I’ll be completely honest, this is a hard post to write after experiencing Hurricane Harvey up close and personal. I didn’t know when it would feel like the right time to start sharing science experiments with you after such a devastating event that happened in Texas.
The cities that were devastated by Hurricane Harvey were places of my childhood. I was born in Corpus Christi, grew up in Victoria, spent many summers in Rockport and Port O’Conner and have tons and tons of friends and family up and down the Texas coast. Not to mention that downtown Houston was my home for 13 years before I moved north to the Woodlands.
Many of you that read this blog left before the storm only to come back to flooded homes and a future of rebuilding. Some of you stayed only to watch the flood waters rising, prayed that it would stop before it got in your homes, and hoped the tornado alarms wouldn’t wake your sleeping babies. It was scary. It was raw. I love you and I am still praying for each one of you.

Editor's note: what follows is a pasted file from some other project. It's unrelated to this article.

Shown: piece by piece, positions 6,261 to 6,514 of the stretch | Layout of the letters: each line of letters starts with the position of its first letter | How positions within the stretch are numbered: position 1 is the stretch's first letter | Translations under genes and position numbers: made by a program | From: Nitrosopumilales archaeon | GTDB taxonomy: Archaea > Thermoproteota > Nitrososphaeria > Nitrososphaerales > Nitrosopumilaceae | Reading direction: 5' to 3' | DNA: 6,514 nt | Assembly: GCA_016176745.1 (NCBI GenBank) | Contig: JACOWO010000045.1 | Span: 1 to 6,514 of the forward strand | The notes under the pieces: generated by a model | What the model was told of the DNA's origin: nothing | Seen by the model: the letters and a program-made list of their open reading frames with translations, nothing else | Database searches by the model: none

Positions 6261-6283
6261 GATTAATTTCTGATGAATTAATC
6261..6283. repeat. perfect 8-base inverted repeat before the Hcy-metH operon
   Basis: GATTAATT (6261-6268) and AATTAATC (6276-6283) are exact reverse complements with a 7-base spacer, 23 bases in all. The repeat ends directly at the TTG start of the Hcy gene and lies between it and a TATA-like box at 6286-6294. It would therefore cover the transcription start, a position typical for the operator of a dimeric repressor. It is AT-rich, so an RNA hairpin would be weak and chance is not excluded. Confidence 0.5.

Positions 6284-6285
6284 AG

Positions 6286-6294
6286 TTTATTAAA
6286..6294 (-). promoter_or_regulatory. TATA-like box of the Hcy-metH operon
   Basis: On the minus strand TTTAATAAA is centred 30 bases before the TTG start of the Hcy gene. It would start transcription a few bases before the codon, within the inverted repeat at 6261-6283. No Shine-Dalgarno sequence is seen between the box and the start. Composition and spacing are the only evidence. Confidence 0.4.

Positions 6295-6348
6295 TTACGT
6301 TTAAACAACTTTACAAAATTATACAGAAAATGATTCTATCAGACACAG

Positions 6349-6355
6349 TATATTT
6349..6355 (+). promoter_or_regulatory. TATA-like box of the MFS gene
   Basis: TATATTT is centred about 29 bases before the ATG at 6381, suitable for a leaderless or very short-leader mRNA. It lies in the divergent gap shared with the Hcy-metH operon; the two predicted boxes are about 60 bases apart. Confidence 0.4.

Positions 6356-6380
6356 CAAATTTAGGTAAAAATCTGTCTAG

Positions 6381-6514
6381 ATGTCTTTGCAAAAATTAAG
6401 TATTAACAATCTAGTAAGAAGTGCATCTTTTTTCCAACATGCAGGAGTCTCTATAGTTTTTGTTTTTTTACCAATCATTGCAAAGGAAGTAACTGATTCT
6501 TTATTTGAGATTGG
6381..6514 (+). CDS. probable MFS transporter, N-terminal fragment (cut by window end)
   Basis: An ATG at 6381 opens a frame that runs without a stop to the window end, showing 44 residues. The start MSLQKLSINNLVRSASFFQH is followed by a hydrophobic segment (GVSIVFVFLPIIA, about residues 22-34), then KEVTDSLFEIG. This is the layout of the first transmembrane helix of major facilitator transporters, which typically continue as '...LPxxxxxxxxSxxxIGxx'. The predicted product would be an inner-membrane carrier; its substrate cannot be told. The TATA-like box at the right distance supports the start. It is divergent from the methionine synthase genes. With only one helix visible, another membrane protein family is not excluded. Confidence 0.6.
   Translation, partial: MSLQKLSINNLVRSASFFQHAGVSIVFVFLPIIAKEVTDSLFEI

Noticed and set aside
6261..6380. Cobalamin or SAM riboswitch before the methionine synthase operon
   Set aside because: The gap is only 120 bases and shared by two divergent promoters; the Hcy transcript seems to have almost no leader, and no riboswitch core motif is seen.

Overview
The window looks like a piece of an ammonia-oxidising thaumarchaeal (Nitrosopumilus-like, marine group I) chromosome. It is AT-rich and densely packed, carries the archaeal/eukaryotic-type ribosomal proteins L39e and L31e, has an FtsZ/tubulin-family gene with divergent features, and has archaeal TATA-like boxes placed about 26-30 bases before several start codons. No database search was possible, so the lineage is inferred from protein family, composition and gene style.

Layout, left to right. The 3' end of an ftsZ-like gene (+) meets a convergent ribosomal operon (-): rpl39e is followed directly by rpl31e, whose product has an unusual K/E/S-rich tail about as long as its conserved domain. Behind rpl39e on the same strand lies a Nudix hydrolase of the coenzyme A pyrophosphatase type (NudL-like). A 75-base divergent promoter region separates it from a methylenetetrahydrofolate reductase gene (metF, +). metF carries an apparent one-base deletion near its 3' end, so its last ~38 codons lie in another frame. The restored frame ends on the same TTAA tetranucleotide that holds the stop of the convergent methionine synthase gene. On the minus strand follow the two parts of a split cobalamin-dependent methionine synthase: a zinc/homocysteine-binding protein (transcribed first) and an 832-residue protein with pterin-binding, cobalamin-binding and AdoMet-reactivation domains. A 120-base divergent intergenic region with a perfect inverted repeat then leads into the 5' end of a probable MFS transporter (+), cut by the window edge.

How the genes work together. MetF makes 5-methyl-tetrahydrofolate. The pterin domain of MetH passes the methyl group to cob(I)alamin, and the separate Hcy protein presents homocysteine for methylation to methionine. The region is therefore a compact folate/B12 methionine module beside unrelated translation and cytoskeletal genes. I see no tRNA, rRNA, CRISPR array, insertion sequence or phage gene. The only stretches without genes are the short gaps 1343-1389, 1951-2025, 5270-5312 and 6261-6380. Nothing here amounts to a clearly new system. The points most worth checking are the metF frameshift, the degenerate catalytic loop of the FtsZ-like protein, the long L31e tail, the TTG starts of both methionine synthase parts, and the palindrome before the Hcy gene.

I still remember the day that the sun finally came out. My 7 year old drew this picture about 20 minutes before it broke through the clouds here in the Woodlands. I’ve never been so happy to see the sun. (It beat seeing the solar eclipse any day.)
There are many places that are accepting donations for Hurricane Harvey. Please consider donating to the American Red Cross to continue helping the people that desperately need your support.
Many of your kids do not have school starting back up for a few more days. I hope this post will help you bring a little sunshine and science to them. Won’t you consider making this easy unique craft for the love of Texas!?
What you need: 8.5X11″ paper, tape, straw, scissors, crayons, black marker
How to do it:
- Fold 8.5 X 11″ paper three times
- Unfold and cut paper in half and cut in half again
- Fold paper and write “WE” and “TEXAS” with a space in the middle
- Turn the paper over and draw a heart in the middle of the paper and color
- Tape a straw in between the folded paper
- Tape the folded paper to make sure it stays together
- Twist the straw between your hands and watch the thaumotrope in action!
What’s the science: A thaumatrope is a type of optical illusion and an early precursor to animation. Assemble one with your kids and see how creative they can be with imagining shapes to fill the blank space. It will inspire their curiosity which of course is what science is all about!